[meteorite-list] Exploding asteroid theory strengthened bynew evidence located in Ohio, Indiana

From: Sterling K. Webb <sterling_k_webb_at_meteoritecentral.com>
Date: Thu, 3 Jul 2008 02:23:16 -0500
Message-ID: <069401c8dcdd$a9e17f70$2346e146_at_ATARIENGINE>

Hi, Darren, Tracy, Elton, List,

    This is not a "scientific" pronouncement; it is
a press release written by a press agent and as such,
it is worthless. Press release science is generally

    It is a chaotic garble from an enthusiastic idiot, the
press agent. For example (just one, though there are
so many), it says the "diamonds, gold, and silver"
found in deposits in Ohio and Indiana were not
"pushed" there by glaciers but emplaced there by
a cosmic explosive impact, an impossible notion.

    Since gold and silver have low melting points, a
massive impact would vaporize them and there would
be gold and silver microspherules deposited over half
the continent. Indeed, these same people hypothesize just
such microspherules for other, more refractory stuff,
so this is a complete screw-up.

    The most famous diamond ever found in the US
was drilled out of a GLACIAL till in Eagle, Waukesha Co.,
Wisconsin. This 15.37-carat light-yellow diamond,
a rounded dodecahedral crystal, was found in 1867.
Bought by a local jeweler for $1.00, he re-sold it to
Tiffany's for $850. In 1889, it went to the Paris
International Exhibition and it eventually became the
property of a certain Mr. J. P. Morgan, who donated
it to the American Museum of Natural History down the
street from his house, where it was exhibited until, in 1964,
it was stolen by the famous "Murph The Surf" celebrity
bandit. It has never been recovered. And so it goes.

In 1853, diamonds were discovered in the California
gold fields in GLACIAL alluvial deposits. In 1869, in Idaho,
in the same conditions. In 1883, in Montana, in a GLACIAL
lake bed. In 1888, in Kentucky, in GLACIAL gravels. In Maine.
In Michigan. There are natural diamonds in Arkansas and
Colorado, the only diamonds NOT found in a glacial
context. Kimberlite pipes have been discovered elsewhere
but not explored.

Any material distributed by an impact would be widely
scattered, NOT concentrated in deposits. Identifying the
Ohio and Indiana diamonds as originating in Canada is
nothing new. We've known that for 60-70 years now.
The newly productive Canadian diamond mines were
found by tracing the locations of garnet finds from the
US into Canada, a favorite summer project of geology
grad students for fifty years (garnets are produced in
the same kimberlite pipes as diamonds).

On the face of it, the announcement sounds like idiocy.
They say, "The only plausible scenario available now
for explaining their presence this far south is the kind
of cataclysmic explosive event described by West's
theory." If they mean that glacial deposits can only be
found as far south as the glaciers themselves, they are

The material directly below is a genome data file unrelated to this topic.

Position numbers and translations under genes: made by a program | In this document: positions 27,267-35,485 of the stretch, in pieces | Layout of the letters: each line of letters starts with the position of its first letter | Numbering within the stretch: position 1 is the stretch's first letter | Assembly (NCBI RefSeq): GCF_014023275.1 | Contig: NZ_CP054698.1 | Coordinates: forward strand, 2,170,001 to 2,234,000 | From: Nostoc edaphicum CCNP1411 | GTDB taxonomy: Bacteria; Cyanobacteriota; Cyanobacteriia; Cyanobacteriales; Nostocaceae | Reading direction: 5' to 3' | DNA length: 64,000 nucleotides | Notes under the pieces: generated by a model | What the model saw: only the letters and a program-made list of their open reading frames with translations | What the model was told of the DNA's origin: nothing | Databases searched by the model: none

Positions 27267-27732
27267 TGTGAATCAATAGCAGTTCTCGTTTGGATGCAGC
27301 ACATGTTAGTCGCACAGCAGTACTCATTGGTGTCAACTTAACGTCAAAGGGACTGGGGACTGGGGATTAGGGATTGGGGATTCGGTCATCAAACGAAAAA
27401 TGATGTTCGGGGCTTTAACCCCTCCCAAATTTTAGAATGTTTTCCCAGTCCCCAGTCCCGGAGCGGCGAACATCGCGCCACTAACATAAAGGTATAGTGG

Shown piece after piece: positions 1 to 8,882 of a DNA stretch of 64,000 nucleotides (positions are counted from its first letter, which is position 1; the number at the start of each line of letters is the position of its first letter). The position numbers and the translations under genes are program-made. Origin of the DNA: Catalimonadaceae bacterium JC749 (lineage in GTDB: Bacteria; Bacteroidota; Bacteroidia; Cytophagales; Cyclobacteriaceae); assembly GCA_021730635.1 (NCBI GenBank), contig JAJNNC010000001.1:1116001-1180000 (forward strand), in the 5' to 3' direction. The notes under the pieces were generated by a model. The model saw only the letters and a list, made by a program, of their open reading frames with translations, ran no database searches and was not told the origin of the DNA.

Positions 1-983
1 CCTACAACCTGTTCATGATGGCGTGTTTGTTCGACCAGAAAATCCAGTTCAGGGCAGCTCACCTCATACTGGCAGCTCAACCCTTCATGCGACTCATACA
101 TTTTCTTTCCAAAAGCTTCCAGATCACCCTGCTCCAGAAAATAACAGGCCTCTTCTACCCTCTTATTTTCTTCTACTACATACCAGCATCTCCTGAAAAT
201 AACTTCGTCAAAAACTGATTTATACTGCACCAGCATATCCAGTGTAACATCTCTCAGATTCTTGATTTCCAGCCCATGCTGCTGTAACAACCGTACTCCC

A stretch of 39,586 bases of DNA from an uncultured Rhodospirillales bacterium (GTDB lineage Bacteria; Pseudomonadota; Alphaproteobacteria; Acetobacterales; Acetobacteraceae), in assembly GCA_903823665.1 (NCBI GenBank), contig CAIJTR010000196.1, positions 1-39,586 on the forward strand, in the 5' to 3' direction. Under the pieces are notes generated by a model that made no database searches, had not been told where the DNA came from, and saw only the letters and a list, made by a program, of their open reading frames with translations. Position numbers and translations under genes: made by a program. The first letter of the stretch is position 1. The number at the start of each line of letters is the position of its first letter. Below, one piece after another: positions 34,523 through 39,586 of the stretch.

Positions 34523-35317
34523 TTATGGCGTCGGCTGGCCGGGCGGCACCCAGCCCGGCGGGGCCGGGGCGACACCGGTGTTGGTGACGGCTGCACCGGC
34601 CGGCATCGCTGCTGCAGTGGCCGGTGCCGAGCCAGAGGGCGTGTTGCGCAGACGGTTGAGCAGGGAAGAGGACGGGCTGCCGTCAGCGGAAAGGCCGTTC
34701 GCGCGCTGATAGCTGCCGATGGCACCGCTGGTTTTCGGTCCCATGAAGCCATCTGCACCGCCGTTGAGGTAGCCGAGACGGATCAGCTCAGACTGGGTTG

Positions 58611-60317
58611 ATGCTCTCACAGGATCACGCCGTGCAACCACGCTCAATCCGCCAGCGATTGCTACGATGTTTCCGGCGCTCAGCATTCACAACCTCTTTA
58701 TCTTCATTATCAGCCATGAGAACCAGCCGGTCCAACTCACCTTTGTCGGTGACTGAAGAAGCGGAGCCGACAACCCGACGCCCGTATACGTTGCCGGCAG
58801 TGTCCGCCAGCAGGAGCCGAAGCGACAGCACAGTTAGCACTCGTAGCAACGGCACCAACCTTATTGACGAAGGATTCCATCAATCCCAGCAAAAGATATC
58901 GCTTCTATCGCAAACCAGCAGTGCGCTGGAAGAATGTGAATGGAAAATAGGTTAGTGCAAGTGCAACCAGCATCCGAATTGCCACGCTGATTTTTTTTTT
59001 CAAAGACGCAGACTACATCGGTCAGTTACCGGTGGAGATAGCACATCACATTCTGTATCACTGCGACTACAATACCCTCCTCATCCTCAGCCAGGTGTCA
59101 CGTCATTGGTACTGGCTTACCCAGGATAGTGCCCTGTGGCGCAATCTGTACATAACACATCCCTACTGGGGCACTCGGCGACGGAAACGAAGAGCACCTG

dead wrong. Melt floods carry materials, even big boulders,
great distances. Normal stream activity carries the lighter
stuff further (many isolated diamond finds are in stream
placer deposits).

The drainage basin of the Ohio river shows plentiful
evidence of this. There are glacial deposits in Kentucky,
which is further south than Ohio (in case they haven't
looked south across the river from Cincinnati lately).

This whole thing just gets sillier and sillier. These people
seem to be at a loss for logic. If there was an impact in
Canada that scattered gold and diamonds south, it would
have to excavate that ground where the gold and diamonds
are, so it couldn't have been when Canada was covered
by half-a-mile of ice, but, of course, that is exactly when
they say it did happen. Impossible. Flat impossible.

Firestone found some very strange isotopic anomalies
20 years ago. Since then he has thrashed about for an
explanation: supernovae, comets that travel at 3% of the
speed of light and impact the Earth; mammoths that are
killed by microscopic iron particles shot through the
Earth's atmosphere at 10,000 km/sec, black mats, bucky
balls, nanodiamonds, the Carolina Bays, and now, big
diamonds and gold.

It's pitiful.

There may or may not have been an "impact" or airburst
event in this general time frame. Some of these indicators
may or may not be markers of it. Certainly, many species
of mammals declined and died in a short time frame and
an impact may or may not have helped. But the case is
weak and diffuse, the evidence vague and disputacious.

We were just discussing Tunguska, which demonstrates
how little evidence can be left behind after a substantial
impact event. The last time this supposed impact was a
topic here, I did some calculation of the effect of a massive
airburst over the Laurentide Ice Sheet and gained a real
appreciation of how large an energetic event could be
absorbed by a half-a-mile-thick slab of ice, with hardly
a trace -- even a one-kilometer object airbursting would
only make a temporary glacial lake on the upper surface
of the ice cap. It's questionable whether an ice-cap
impact would have anything more than transient effects.

The discovery that started this silliness remains -- the
strange isotopic anomalies; that data continues to hold
up. I call this sort of situation -- data in search of an
explanation -- Orphan Facts. I don't smell parenthood
in this story.

"Mammoths" were a genus with eleven species, and the